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Monday 21 August 2017

Leinster's 'total rugby' a warning to rest

Isa Nacewa scores Leinster's first try against Montpellier during the Champions Cup match at the RDS on Firday Photo: Sportsfile
Isa Nacewa scores Leinster's first try against Montpellier during the Champions Cup match at the RDS on Firday Photo: Sportsfile

Leinster were the first team to book their place in the Champions Cup quarter-finals after they demolished Montpellier 57-3 at the RDS on Friday.

Montpellier still had a chance to qualify for the knockout stages prior to the game, but down to 14 men and completely outclassed, Montpellier - like some of the other big-name French sides - limped out of the competition.

A few years ago it was reputed that incoming coach Joe Schmidt walked into his first Leinster team session and said that to compete with the physicality of teams from France and England, he would develop Leinster into the best passing side in Europe.

His payback was two European Cups in three years. On Friday night in fortress RDS, Leinster were simply awesome, and the speed of their passing game was reminiscent of those halcyon days with Schmidt.

Leinster rugby is back with a serious bang, and based on this display they are now a serious threat to any team in Europe, especially at home.

Despite Montpellier running up the white flag far too early in the match, which was over by the interval, scoring nearly 60 points is no mean feat against a side currently third in the French Championship.

Montpellier started the game like a team intent on still making a statement in this pool, with their huge pack crashing and bashing around Leinster's fringe defence.

But some great defence by the home side did not let the French get an early foothold in the game. Leinster then realised that if they moved the ball wide and cleared rucks quickly then Montpellier were seriously vulnerable. Out-half Johnny Sexton was giving a masterclass in moving his team around the field at speed and into space. Sexton's passing skills, often missing players one moment then feeding players inside and outside him the next, was the main reason Leinster had oodles of space.

Playing so flat on the gain line eventually took its toll again after Sexton was left flattened by a late and high tackle from Montpellier's South African Frans Steyn, and despite the fact that Sexton was dipping a bit when he was tackled the decision was correct and Steyn was rightly sent from the field.

Under the new laws regarding dangerous tackling, it had to be a red card. If Montpellier thought they were struggling with a full team, it got a whole lot worse a man down.

Up front, Leinster's loose forwards were everywhere and in rampant form. The Montpellier back row, on the other hand, were almost non-existent. Every time they showed up for a ruck the ball was gone.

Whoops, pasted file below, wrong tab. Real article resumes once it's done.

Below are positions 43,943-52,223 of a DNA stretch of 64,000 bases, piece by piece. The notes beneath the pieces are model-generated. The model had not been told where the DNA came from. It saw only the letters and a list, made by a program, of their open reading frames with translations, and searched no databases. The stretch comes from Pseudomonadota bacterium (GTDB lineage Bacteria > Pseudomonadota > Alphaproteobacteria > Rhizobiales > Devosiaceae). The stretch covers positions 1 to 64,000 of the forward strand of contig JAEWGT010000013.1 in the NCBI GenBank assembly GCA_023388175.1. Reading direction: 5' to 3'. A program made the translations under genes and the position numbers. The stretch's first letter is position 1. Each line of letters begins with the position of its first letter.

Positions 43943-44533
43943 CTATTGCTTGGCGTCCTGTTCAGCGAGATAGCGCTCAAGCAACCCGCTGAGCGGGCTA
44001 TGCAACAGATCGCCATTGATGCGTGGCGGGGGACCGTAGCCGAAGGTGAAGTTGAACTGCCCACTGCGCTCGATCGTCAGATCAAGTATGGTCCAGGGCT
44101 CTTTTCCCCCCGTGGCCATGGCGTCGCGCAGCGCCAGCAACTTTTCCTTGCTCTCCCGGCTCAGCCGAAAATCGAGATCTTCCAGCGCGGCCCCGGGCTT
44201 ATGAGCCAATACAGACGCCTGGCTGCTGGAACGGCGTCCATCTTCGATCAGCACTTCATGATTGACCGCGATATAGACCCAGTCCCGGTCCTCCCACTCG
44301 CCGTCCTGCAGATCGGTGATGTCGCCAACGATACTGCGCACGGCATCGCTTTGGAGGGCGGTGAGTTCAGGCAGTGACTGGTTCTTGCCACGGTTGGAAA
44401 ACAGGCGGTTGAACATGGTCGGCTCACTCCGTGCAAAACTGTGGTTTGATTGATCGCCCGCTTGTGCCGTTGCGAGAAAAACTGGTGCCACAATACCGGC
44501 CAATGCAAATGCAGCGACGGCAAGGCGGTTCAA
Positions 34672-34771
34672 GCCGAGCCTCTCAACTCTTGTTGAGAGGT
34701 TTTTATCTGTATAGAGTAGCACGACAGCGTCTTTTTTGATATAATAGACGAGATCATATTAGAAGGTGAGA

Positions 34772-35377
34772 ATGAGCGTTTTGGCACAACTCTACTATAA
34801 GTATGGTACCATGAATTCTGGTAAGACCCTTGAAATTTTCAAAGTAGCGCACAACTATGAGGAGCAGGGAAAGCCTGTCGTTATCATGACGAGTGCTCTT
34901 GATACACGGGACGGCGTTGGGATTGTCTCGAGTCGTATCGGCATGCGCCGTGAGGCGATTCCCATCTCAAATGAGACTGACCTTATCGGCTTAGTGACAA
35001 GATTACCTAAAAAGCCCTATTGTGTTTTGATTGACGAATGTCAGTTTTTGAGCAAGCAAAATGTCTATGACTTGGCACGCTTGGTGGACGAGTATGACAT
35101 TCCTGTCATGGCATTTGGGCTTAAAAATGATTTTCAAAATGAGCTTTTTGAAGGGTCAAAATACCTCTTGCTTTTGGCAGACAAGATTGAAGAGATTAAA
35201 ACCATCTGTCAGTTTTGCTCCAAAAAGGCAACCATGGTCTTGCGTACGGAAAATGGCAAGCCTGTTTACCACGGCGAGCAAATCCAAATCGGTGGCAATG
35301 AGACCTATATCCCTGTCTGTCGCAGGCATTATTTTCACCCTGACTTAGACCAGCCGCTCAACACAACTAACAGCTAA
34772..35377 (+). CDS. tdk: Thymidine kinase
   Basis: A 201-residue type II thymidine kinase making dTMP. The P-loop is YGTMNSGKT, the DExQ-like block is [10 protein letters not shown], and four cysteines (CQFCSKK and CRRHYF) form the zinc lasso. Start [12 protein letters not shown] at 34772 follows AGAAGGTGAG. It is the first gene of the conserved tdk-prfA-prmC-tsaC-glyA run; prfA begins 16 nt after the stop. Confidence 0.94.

Awful place

It showed that what I had written on Friday night was true. French rugby is in an awful place. There was little threat from the visitors, apart from the odd rolling maul and some crash and bash options in the centre.

Other than that there was no organisation in defence and no finesse in attack.

Yet these players and their coach have the cheek to cash their cheques as if nothing has happened. It's one thing losing a match when you try your heart out and are just outclassed. But Racing 92 last week and now Montpellier this week just gave up. If I was a Montpellier supporter or their owner, I would be embarrassed and seek answers from Jake White.

But the old sporting cliché still applies. You can only play what is in front of you and at last Leinster played for the full 80 minutes and continued to set goals as the match went on.

Leo Cullen must be delighted. You could see that after the bonus point try Leinster said to themselves " let's put 50 points on this side" and they went for it. It showed a ruthless, almost All Black mentality to put a vastly inferior side to the sword.

In a fantastic team display it's hard to single out individual players but Leinster's blindside flanker Jack Conan was a revelation. Not only did he score a hat-trick of tries himself, he was so often the fulcrum of Leinster's attack with ball in hand.

He is yet another Leinster player that Joe Schmidt will be looking at in an area where Irish rugby is already stacked with talent.

Leinster scrum-half Luke McGrath cleared ball so quickly that the Montpellier players could not lay a hand on him or it, as well as scoring a brilliant individual try himself, leaving the Montpellier loose forwards tackling thin air on route to scoring under the posts.

Sexton was immense, so was Garry Ringrose and the two Leinster wingers Adam Byrne and Rory O'Loughlin.

But the player that summed up Leinster's hunger was their Captain Fantastic, Isa Nacewa. Nacewa's skill-set was super and the crowd gasped when he kicked a ball through, regained it and then delivered a sweet pass inside to the rampaging Conan to score.

It's hard to believe that Nacewa left the game for two years to return to New Zealand and coach. He has been the most influential overseas signing ever in Europe, and is revered by every Leinster player and supporter since he arrived.

He is a humble, passionate man who always gives his best for Leinster, win or lose. Some of the Montpellier players could learn from his attitude.

If Leinster can play like this and get a bit of luck in the knockout draw then there is every chance that Nacewa and his team can be in Edinburgh on finals day. It was an awesome Leinster performance, one of their best in Europe.

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